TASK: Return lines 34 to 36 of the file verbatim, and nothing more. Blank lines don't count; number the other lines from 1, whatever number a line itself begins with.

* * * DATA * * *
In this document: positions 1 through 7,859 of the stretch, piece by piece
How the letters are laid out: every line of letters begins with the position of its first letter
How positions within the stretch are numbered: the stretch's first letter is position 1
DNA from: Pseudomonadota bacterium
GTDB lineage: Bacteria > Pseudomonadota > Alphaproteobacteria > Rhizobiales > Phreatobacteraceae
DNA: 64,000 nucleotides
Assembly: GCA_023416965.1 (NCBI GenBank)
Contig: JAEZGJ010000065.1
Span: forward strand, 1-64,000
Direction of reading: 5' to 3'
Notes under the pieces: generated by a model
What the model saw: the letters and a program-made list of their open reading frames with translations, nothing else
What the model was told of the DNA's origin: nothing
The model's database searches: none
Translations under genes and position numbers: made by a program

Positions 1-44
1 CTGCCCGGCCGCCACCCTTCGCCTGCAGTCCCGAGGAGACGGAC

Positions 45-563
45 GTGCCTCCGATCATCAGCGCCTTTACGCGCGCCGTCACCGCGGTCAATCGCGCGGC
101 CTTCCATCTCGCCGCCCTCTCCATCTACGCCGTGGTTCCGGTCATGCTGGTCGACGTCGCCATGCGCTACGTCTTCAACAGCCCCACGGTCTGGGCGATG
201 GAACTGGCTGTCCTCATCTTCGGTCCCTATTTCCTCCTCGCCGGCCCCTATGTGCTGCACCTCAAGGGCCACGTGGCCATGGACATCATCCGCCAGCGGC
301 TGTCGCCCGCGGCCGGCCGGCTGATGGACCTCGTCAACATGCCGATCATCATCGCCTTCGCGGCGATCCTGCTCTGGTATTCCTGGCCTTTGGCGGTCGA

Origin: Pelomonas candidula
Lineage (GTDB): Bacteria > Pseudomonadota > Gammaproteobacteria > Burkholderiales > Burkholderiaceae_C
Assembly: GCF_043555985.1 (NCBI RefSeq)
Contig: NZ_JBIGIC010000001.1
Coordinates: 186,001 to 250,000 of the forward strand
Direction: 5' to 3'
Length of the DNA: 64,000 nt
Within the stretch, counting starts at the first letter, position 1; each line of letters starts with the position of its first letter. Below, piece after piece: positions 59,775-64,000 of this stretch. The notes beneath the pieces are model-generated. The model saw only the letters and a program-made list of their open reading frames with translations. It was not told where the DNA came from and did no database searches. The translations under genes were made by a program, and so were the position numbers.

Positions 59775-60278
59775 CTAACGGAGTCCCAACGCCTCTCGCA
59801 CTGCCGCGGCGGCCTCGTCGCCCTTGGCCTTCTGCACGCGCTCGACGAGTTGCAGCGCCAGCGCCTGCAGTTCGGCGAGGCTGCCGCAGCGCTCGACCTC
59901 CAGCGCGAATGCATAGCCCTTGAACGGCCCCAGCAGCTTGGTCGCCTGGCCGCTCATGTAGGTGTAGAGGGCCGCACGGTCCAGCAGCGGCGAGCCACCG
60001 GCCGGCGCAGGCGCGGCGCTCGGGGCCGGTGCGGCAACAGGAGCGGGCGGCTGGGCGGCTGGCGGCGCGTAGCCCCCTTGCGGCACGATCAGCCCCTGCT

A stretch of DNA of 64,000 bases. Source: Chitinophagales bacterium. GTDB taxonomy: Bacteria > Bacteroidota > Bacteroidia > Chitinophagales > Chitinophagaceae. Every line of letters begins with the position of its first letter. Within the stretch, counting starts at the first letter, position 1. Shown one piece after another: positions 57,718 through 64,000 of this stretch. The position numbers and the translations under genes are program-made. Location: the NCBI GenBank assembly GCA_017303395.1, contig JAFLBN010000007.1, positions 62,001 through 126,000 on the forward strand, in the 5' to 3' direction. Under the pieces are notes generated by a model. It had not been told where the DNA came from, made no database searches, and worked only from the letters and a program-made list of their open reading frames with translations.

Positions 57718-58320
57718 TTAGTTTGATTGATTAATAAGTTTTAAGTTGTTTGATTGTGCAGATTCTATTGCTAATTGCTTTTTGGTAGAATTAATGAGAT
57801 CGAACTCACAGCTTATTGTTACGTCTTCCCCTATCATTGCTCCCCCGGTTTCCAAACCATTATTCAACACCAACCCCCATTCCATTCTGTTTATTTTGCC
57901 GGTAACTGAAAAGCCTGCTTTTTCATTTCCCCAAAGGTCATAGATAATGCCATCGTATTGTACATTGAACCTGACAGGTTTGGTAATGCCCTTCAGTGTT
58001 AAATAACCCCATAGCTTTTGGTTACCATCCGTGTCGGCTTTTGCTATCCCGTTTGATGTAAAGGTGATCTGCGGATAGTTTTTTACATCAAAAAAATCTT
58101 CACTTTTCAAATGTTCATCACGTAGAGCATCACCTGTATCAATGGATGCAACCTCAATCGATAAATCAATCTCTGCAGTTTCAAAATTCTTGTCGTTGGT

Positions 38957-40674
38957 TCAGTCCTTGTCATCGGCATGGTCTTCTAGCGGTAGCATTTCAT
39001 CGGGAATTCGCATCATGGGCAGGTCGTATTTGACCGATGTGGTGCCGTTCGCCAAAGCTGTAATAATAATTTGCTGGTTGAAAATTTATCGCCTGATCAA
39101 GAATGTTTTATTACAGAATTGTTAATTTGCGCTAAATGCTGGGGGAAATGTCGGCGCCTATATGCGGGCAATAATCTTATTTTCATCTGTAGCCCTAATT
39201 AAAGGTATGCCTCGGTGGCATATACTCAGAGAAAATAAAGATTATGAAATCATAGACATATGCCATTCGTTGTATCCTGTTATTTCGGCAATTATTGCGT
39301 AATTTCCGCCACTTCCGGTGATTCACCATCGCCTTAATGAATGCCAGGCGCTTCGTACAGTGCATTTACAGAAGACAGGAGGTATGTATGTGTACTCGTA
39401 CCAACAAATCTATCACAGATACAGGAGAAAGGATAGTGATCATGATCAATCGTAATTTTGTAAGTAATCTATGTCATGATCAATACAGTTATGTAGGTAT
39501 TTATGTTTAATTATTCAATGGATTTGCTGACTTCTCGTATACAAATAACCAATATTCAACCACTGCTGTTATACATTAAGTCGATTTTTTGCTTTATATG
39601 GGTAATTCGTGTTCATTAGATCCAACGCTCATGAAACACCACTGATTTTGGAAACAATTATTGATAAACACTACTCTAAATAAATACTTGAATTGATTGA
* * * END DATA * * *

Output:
59901 CAGCGCGAATGCATAGCCCTTGAACGGCCCCAGCAGCTTGGTCGCCTGGCCGCTCATGTAGGTGTAGAGGGCCGCACGGTCCAGCAGCGGCGAGCCACCG
60001 GCCGGCGCAGGCGCGGCGCTCGGGGCCGGTGCGGCAACAGGAGCGGGCGGCTGGGCGGCTGGCGGCGCGTAGCCCCCTTGCGGCACGATCAGCCCCTGCT

A stretch of DNA of 64,000 bases. Source: Chitinophagales bacterium. GTDB taxonomy: Bacteria > Bacteroidota > Bacteroidia > Chitinophagales > Chitinophagaceae. Every line of letters begins with the position of its first letter. Within the stretch, counting starts at the first letter, position 1. Shown one piece after another: positions 57,718 through 64,000 of this stretch. The position numbers and the translations under genes are program-made. Location: the NCBI GenBank assembly GCA_017303395.1, contig JAFLBN010000007.1, positions 62,001 through 126,000 on the forward strand, in the 5' to 3' direction. Under the pieces are notes generated by a model. It had not been told where the DNA came from, made no database searches, and worked only from the letters and a program-made list of their open reading frames with translations.